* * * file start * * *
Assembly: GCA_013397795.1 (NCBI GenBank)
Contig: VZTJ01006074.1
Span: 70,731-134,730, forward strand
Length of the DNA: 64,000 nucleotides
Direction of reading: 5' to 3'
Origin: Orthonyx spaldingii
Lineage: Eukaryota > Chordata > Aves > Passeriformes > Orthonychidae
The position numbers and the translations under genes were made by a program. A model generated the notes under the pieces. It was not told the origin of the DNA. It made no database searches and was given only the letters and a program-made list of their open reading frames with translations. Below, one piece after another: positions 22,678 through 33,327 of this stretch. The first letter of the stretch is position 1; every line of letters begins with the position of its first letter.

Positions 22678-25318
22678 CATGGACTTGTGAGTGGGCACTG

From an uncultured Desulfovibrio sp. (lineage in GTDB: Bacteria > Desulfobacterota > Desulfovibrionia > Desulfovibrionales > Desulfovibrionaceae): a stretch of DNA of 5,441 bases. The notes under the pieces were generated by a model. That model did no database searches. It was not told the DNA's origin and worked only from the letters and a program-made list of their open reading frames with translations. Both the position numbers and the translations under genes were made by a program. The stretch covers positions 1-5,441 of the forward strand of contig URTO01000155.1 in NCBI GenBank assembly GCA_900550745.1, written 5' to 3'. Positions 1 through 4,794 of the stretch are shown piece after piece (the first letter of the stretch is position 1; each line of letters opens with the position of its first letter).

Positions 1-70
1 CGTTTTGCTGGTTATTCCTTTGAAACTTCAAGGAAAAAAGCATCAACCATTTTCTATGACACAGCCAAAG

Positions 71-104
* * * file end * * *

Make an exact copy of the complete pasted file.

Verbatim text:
Assembly: GCA_013397795.1 (NCBI GenBank)
Contig: VZTJ01006074.1
Span: 70,731-134,730, forward strand
Length of the DNA: 64,000 nucleotides
Direction of reading: 5' to 3'
Origin: Orthonyx spaldingii
Lineage: Eukaryota > Chordata > Aves > Passeriformes > Orthonychidae
The position numbers and the translations under genes were made by a program. A model generated the notes under the pieces. It was not told the origin of the DNA. It made no database searches and was given only the letters and a program-made list of their open reading frames with translations. Below, one piece after another: positions 22,678 through 33,327 of this stretch. The first letter of the stretch is position 1; every line of letters begins with the position of its first letter.

Positions 22678-25318
22678 CATGGACTTGTGAGTGGGCACTG

From an uncultured Desulfovibrio sp. (lineage in GTDB: Bacteria > Desulfobacterota > Desulfovibrionia > Desulfovibrionales > Desulfovibrionaceae): a stretch of DNA of 5,441 bases. The notes under the pieces were generated by a model. That model did no database searches. It was not told the DNA's origin and worked only from the letters and a program-made list of their open reading frames with translations. Both the position numbers and the translations under genes were made by a program. The stretch covers positions 1-5,441 of the forward strand of contig URTO01000155.1 in NCBI GenBank assembly GCA_900550745.1, written 5' to 3'. Positions 1 through 4,794 of the stretch are shown piece after piece (the first letter of the stretch is position 1; each line of letters opens with the position of its first letter).

Positions 1-70
1 CGTTTTGCTGGTTATTCCTTTGAAACTTCAAGGAAAAAAGCATCAACCATTTTCTATGACACAGCCAAAG

Positions 71-104